“Fake! Fake! Toy, toy, toy!” jeered Danny and Lynn as I showed them Big Dog, one of my stuffed animals. I was about six years old, so they were about ten and twelve. I had claimed that my animals were real. They told me to grow up and stop being a baby. My response was to fetch another animal, the one I called Big Bear. I figured if I told them enough about him, they’d have to believe me. They only taunted more, “Fake! Fake!” I can still feel the humiliation.
But I also remember my belief. Of course I understood my toys were not real, not the way the family boxer was real. But I also knew there is more to the world than what our immediate senses comprehend. I knew imagination and faith reveal more than what skeptics see. And in days when our culture clashes over what is reality and how to describe it, that matters.
‘No World but Mine’
The fight over what is real runs through a thrilling scene from C.S. Lewis’s The Silver Chair. English schoolchildren Jill and Eustace are sent to the magical realm of Narnia by the great lion, Aslan, to rescue the lost Prince Rilian. He has been captured by the Witch-Queen of the Underland, a dank, stale region beneath the beautiful lands and skies of Narnia. Just when the children have found Rilian and set him free, the Witch appears. But rather than subdue them physically, the Witch attempts to enchant them so they will never even desire to flee her dim, shadowy realm.
The Witch throws a magic powder in the glowing fireplace. She strums a stringed instrument with “a steady, monotonous thrumming.” Then she begins to define reality for them. The world of twentieth-century England (from which they came) was just imaginary. Narnia — with its talking animals, shining stars, bright sunlight, and vivid colors — was merely a fantasy. “There never was such a world,” says the Witch. The children repeat back her words. Then she asserts, “There never was any world but mine” (630). They parrot her again. They settle into the lie, and feel relief to stop fighting her spell. They are almost lost.
“There never was any world but mine.” Is anyone casting a spell over you with these words? They tell you that your antiquated Christian beliefs place you “on the wrong side of history.” The thrumming enchantment makes you wonder, “What if that’s so?” The Witch-Queen calmly, but constantly, repeats her lies. She tells you what every educated and enlightened person knows:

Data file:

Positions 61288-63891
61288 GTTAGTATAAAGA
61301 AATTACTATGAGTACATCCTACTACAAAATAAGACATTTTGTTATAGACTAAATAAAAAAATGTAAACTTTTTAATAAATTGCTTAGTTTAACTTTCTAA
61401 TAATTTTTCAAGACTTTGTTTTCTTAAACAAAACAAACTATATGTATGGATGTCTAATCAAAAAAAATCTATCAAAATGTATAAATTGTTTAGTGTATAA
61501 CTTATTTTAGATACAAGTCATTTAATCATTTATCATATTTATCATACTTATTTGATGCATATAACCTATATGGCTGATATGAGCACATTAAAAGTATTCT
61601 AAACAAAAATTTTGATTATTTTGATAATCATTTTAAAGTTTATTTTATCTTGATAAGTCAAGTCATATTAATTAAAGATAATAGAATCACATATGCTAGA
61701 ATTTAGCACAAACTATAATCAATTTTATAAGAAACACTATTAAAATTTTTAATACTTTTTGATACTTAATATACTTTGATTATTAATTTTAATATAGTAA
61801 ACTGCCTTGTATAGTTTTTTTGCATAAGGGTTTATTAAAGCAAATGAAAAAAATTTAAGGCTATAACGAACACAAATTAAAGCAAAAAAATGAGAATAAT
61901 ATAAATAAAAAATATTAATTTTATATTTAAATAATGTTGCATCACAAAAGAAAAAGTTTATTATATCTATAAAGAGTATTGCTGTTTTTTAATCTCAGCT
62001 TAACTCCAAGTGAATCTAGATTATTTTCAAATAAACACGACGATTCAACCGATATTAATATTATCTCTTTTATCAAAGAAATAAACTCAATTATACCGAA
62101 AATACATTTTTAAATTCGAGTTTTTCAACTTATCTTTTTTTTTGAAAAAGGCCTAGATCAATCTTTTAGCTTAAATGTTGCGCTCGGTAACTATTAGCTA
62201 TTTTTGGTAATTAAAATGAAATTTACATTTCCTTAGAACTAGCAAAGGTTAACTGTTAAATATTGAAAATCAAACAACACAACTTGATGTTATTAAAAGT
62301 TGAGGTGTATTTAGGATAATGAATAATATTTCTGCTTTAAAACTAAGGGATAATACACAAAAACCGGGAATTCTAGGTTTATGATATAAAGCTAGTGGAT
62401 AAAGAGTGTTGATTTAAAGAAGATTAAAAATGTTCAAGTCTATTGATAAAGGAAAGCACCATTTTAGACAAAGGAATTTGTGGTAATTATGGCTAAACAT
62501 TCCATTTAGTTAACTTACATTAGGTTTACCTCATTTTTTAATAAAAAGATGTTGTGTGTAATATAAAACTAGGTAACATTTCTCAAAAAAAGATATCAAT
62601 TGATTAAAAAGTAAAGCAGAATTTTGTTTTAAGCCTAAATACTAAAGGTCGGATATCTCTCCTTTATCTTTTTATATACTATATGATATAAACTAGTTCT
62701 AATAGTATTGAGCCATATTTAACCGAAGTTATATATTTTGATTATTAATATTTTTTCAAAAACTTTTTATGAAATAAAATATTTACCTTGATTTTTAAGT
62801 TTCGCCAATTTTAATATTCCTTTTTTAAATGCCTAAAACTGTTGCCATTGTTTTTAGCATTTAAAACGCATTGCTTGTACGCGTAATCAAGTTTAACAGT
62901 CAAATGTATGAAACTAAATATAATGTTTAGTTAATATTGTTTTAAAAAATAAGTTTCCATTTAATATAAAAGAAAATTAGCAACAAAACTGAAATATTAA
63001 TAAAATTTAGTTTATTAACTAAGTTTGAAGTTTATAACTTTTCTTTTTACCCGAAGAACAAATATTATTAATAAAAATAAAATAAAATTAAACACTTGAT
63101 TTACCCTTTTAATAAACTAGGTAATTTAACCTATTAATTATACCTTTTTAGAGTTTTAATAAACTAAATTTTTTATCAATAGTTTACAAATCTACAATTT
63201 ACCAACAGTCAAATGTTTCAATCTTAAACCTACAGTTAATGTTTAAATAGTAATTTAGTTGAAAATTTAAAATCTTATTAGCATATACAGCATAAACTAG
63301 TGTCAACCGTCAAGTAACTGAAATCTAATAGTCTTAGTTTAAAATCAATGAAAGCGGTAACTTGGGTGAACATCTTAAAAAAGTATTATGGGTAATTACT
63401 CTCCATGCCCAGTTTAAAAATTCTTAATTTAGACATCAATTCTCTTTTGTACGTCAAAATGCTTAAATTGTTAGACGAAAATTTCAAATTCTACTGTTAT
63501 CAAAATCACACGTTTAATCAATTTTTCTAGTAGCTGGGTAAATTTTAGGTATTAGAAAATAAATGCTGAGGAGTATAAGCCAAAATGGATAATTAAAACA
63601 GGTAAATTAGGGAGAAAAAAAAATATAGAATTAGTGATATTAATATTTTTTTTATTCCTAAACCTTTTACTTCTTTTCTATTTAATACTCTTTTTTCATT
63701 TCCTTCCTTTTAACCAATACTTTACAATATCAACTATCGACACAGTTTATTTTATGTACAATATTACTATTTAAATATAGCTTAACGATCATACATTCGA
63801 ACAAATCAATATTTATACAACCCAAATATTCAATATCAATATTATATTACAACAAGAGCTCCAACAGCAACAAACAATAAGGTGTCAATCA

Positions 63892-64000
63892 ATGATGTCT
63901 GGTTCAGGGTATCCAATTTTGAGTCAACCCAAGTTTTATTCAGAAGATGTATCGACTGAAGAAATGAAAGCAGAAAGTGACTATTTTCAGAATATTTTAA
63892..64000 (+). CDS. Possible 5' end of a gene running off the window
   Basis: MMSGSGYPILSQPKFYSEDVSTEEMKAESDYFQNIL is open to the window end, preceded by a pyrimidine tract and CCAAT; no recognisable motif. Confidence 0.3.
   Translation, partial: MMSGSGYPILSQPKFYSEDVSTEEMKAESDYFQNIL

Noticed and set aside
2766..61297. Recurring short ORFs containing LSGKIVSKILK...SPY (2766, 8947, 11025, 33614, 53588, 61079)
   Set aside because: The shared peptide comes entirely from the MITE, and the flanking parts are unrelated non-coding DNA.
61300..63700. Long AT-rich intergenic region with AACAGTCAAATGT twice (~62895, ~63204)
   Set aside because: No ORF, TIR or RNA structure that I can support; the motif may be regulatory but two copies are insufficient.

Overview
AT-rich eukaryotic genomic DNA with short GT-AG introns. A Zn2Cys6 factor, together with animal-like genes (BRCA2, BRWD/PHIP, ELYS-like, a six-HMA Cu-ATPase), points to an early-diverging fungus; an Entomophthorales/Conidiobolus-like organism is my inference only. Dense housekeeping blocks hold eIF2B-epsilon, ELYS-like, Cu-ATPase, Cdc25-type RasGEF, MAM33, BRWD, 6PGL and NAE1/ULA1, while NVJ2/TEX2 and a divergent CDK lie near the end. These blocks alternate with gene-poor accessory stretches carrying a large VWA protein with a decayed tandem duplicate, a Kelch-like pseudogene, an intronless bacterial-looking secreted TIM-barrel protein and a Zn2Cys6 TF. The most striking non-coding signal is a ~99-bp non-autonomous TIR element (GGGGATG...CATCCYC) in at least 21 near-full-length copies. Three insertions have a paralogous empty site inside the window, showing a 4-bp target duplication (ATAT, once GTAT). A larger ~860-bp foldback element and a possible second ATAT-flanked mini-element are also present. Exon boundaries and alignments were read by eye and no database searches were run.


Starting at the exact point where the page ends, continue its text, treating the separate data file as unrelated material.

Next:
The world was not created out of nothing by some personal God. With nothing above us, we determine our own meaning.
An embryo inside a woman’s womb is not a person yet. “It” is just part of her body and under her sovereign control.
The underlying motivation in every individual or group is power. If from the majority group, you can never stop being an oppressor. If from a minority group, you ever remain a victim.
You can, however, always determine your gender identity no matter your biological sex. To oppose any process of “transitioning” is hateful and leads to others’ depression and even suicide.
What I need is to be freed from any person, morality, or group that impedes my expression of me. I do not need to be liberated from myself; I need to be liberated into myself.
“These are simple truths,” today’s Witch-Queen says as she throws more powder on the fire. “Opposing them forfeits your right to speak, work, or advance. There never was any world but mine.”
On Aslan’s Side
Almost, the children and Prince Rilian succumb to the enchantment. After all, they cannot now see Narnia. Perhaps their memories are only remnants of dreams. But they have with them one more companion on the quest to rescue the prince. Puddleglum, an odd creature called a Marsh-wiggle, is, as his name implies, a rather dour realist. But his gloomy personality makes him more resistant to enchantment.
Just before it is too late, Puddleglum rouses himself with great effort and moves toward the fireplace. He stamps one of his hard bare feet into the flames. The terrible pain clears his head. He has also put out much of the fire, dampening the aroma of the magic powder. The Witch rages. But the children start to come back to themselves.
Then Puddleglum confronts the Witch-Queen with some of the great lines in English literature.